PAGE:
Following Sea


Not that the chrome-blue, white-lipped waves don't overtake, it's that they don't

overwhelm. Hard to believe when you're out there, fighting the tiller, watching

out for the jibe.


One by one each swell builds behind the straining dinghy and, as if to move on           

to the larger task, lifts it like a drifting plastic milk jug and passes under,

bearing down on our stern now, encouraged by a stiff southwest breeze,

overtakes, shoves our little sailboat this way, that way, moves on.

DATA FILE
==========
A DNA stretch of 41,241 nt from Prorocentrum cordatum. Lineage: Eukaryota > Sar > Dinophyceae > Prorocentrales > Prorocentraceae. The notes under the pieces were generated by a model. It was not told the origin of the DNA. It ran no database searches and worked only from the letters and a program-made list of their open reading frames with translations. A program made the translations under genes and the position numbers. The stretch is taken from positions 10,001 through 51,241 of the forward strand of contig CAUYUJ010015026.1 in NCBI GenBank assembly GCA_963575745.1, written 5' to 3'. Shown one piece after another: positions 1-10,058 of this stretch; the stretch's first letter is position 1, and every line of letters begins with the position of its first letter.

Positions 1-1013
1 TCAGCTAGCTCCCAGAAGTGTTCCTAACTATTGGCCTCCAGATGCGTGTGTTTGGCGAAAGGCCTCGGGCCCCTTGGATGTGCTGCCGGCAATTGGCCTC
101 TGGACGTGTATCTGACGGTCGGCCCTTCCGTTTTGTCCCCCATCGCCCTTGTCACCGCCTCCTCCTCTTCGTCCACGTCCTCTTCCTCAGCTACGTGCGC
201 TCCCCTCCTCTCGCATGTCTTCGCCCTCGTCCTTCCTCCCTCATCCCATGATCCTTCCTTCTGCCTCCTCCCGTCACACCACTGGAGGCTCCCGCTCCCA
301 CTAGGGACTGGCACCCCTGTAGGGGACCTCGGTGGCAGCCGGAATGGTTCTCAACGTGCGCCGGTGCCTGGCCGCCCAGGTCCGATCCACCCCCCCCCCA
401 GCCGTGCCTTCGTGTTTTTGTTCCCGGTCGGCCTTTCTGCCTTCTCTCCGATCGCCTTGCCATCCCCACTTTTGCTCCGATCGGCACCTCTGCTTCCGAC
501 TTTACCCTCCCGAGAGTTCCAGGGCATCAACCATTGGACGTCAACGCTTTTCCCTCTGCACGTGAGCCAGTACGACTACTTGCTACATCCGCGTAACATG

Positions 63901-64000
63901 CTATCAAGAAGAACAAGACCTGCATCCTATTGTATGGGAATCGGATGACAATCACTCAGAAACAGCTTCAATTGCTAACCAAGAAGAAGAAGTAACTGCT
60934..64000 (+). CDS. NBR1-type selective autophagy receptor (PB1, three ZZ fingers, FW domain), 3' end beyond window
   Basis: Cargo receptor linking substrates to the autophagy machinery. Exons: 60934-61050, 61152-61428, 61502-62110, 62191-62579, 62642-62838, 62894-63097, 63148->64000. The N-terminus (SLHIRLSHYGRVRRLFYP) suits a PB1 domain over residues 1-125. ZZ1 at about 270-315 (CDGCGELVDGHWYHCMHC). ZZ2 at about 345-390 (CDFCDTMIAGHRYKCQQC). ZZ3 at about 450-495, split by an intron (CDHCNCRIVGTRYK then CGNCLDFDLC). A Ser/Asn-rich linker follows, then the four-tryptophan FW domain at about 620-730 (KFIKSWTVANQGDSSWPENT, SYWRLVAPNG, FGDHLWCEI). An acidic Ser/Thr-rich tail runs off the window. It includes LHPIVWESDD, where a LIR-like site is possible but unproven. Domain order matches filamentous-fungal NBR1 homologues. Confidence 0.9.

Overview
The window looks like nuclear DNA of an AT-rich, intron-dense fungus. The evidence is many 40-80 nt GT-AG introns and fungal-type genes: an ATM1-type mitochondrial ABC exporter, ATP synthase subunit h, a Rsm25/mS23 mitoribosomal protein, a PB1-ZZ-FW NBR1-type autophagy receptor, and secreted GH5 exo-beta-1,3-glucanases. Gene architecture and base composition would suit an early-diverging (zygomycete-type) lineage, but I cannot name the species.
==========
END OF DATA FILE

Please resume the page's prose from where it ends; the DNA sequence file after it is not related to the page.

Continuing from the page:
Because I am afraid, my senses are all I know. Deafening wind in my ears.

Mainsheet chafing palm. Leg muscles tuned to this tango. I see the world as it is,

all at once: storm petrels and shearwaters, pitching horizon, buoys, calligraphies

 of clouds, boats passing. And, peripherally... What did you say? Turn toward me

 so I can see your voice. Suddenly, there is the smell of honeysuckle!


The very repetition of waves reduces fear to acceptance, then monotony. By

Portland Head, swell has lost to tide and current, persists as nothing more than

a string of watery nudges: the past, the past, the past, taking forever to catch up.

 And move on.

 What's left behind...whitecaps simmering on the surface.

--Marie Harris